The console war reaches new heights as random gamers ask Sony and Nintendo CEOs to testify over Microsoft Activision deal

Phoenix Wright Ace Attorney Trilogy
(Image credit: Capcom)

In December, a lawsuit was filed on behalf of 10 gamers who claimed they "would be adversely affected by reduced competition" as a result of Microsoft's planned buyout of Activision Blizzard, and now those random gamers are looking to get Nintendo and PlayStation's biggest bosses to testify.

This is the "gamer's lawsuit" that you might have heard about at the tail end of 2022, and is completely distinct from the serious FTC lawsuit that was also filed in December. Whether the gamer's lawsuit has any serious merit will, of course, be decided in court, but Microsoft certainly doesn't seem to think so, as the company's lawyers filed a motion for the suit to be dismissed entirely.

That motion-to-dismiss hearing is scheduled for March 9, but in the meantime, a new filing indicates that the lawyers behind the gamer's lawsuit say they've served subpoenas to a number of witnesses for depositions. Those include Activision Blizzard CEO Bobby Kotick, Nintendo of America CEO Doug Bower, and Sony Interactive Entertainment CEO Jim Ryan. The lawyers want a trial in April (2023, that is) and immediate discovery - which is the legal term for exchanging information like depositions and internal documents.

I am not a lawyer, and if you want a more detailed breakdown of what's going on here, you should take a look at the FOSS Patents blog run by Florian Mueller, who was formerly an advisor to companies ranging from (appropriately enough) Microsoft to Blizzard. Mueller says that he believes the "lawyers made a totally overreaching demand by requesting an April trial as well as immediate and unfettered discovery, and I doubt that Judge Corley will consider their positions reasonable."

This is not a class-action lawsuit - there are only ten plaintiffs, after all - but in previous writing about this case, Mueller has noted that similar types of suits in the "class-action business" have had pretty frivolous objectives. "You just spend your time, and you can hope that even if your case is going nowhere, a megacorp defendant may at some point be willing to pay you off to go away, even if only because of the 'nuisance value' (the cost of a proper defense) of your lawsuit."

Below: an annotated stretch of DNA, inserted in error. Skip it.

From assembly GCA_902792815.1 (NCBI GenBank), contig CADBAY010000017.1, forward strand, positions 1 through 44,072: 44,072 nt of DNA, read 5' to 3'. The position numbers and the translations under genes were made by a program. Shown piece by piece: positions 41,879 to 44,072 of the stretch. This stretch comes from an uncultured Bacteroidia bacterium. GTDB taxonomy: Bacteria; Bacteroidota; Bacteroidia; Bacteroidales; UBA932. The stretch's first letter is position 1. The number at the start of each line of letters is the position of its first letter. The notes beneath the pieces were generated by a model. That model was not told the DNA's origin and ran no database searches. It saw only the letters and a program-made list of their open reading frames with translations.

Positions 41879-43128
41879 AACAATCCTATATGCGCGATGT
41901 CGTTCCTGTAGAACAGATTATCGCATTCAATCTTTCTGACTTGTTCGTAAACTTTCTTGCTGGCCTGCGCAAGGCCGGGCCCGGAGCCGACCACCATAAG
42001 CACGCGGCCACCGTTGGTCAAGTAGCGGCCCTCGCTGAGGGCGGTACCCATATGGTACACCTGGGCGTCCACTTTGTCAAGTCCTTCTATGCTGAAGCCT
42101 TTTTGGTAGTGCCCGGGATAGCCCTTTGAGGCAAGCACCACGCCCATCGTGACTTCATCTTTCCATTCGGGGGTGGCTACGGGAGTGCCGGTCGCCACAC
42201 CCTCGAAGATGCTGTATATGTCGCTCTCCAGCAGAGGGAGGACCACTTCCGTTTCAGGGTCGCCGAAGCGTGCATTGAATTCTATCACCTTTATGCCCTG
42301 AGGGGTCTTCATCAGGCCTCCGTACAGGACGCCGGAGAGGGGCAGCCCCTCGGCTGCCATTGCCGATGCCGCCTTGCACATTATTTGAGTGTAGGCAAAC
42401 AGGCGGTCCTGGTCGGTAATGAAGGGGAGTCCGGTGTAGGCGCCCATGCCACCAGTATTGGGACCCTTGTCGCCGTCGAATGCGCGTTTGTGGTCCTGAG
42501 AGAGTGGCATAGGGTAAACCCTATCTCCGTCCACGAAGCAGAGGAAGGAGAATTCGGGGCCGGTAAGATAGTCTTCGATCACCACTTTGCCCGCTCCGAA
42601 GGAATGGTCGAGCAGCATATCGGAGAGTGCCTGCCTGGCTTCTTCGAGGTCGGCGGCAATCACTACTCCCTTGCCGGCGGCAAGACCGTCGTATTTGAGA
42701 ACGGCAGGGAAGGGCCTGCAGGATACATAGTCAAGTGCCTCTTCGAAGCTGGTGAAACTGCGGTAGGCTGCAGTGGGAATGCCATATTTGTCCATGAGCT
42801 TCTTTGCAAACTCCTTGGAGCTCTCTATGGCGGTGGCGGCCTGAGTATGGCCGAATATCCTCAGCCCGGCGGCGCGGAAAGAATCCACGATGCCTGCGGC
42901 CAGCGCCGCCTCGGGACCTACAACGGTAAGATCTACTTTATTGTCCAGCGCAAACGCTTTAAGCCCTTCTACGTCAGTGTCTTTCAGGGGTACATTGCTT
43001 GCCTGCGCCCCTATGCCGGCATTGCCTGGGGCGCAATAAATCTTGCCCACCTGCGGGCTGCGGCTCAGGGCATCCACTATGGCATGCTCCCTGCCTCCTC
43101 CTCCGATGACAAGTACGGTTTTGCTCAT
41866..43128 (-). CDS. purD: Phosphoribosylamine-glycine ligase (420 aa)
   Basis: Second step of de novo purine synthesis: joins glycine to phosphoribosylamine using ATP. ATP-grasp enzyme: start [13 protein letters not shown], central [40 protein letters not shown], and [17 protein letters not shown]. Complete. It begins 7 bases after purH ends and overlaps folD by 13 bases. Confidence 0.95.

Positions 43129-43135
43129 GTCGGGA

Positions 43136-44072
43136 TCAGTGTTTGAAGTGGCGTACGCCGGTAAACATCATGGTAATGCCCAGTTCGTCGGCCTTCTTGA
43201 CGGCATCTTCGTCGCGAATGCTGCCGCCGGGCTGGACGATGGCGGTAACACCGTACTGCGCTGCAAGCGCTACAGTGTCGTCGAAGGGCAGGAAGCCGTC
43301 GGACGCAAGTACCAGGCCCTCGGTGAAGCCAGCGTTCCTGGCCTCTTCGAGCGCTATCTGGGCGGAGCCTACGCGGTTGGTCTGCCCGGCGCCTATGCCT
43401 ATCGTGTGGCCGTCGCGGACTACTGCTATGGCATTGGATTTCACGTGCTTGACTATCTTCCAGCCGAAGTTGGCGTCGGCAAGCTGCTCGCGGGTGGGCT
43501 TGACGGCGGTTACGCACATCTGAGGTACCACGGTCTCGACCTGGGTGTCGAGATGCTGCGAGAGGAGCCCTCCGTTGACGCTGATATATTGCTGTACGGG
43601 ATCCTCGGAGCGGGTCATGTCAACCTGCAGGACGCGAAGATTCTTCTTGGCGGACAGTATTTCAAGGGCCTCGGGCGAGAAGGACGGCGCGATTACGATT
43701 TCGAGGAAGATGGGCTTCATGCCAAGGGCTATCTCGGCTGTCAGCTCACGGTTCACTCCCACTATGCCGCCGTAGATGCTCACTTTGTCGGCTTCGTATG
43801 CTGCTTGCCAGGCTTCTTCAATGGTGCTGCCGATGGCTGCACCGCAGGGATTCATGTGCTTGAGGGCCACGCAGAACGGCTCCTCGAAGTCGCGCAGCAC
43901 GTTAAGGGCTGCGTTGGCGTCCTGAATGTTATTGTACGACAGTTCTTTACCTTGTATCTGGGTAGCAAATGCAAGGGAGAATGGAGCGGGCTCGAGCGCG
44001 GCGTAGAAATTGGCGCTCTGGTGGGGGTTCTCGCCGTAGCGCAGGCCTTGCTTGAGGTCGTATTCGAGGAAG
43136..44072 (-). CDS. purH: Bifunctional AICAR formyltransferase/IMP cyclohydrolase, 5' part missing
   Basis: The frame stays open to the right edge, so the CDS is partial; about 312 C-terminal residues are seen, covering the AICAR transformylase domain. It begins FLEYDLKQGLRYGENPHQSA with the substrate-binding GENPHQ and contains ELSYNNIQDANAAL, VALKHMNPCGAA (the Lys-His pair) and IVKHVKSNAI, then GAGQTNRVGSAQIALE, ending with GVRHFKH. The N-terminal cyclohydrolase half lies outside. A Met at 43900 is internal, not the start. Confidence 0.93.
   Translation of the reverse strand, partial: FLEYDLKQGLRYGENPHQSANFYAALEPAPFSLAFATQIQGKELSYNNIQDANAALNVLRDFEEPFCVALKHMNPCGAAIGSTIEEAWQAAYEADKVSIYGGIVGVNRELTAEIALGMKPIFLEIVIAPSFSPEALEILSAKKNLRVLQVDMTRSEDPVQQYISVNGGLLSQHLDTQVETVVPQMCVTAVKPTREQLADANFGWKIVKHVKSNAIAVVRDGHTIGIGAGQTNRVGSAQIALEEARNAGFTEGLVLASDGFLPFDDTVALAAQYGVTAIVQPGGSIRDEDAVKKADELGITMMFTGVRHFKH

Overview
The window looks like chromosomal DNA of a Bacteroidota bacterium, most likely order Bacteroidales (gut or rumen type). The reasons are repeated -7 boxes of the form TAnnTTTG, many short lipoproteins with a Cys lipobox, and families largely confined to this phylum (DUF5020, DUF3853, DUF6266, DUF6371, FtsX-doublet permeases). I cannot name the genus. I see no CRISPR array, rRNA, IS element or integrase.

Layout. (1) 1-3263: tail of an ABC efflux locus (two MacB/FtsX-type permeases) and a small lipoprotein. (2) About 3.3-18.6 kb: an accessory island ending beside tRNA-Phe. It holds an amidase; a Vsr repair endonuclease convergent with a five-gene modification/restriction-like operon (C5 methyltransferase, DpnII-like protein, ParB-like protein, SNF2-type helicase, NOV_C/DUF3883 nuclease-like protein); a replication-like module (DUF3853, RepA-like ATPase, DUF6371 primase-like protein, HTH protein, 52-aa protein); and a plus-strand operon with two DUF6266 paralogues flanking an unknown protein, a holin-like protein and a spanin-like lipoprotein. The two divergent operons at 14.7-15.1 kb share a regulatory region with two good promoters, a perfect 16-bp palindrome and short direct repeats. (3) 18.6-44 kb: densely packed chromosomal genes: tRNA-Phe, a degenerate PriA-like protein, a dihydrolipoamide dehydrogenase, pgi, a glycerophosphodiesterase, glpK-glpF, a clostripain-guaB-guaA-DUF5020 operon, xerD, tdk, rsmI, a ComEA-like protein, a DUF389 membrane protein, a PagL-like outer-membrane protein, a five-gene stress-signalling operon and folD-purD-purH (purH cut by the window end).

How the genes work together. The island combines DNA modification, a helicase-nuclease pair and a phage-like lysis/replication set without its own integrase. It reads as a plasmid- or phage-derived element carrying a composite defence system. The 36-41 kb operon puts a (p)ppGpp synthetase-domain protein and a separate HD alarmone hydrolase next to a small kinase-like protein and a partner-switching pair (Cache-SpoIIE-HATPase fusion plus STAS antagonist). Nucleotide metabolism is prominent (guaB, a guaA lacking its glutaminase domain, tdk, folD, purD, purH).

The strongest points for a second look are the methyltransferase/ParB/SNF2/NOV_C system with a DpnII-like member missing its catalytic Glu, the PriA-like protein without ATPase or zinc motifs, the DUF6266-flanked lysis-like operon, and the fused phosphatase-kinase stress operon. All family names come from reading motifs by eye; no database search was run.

Or, hey, maybe these gamers just really don't want to have to buy an Xbox to play the next Crash Bandicoot. Whatever the case, we might get to see the results play out on YouTube.

One key European trade union is in support of Microsoft's Activision-Blizzard acquisition.

Dustin Bailey
Staff Writer

Dustin Bailey joined the GamesRadar team as a Staff Writer in May 2022, and is currently based in Missouri. He's been covering games (with occasional dalliances in the worlds of anime and pro wrestling) since 2015, first as a freelancer, then as a news writer at PCGamesN for nearly five years. His love for games was sparked somewhere between Metal Gear Solid 2 and Knights of the Old Republic, and these days you can usually find him splitting his entertainment time between retro gaming, the latest big action-adventure title, or a long haul in American Truck Simulator.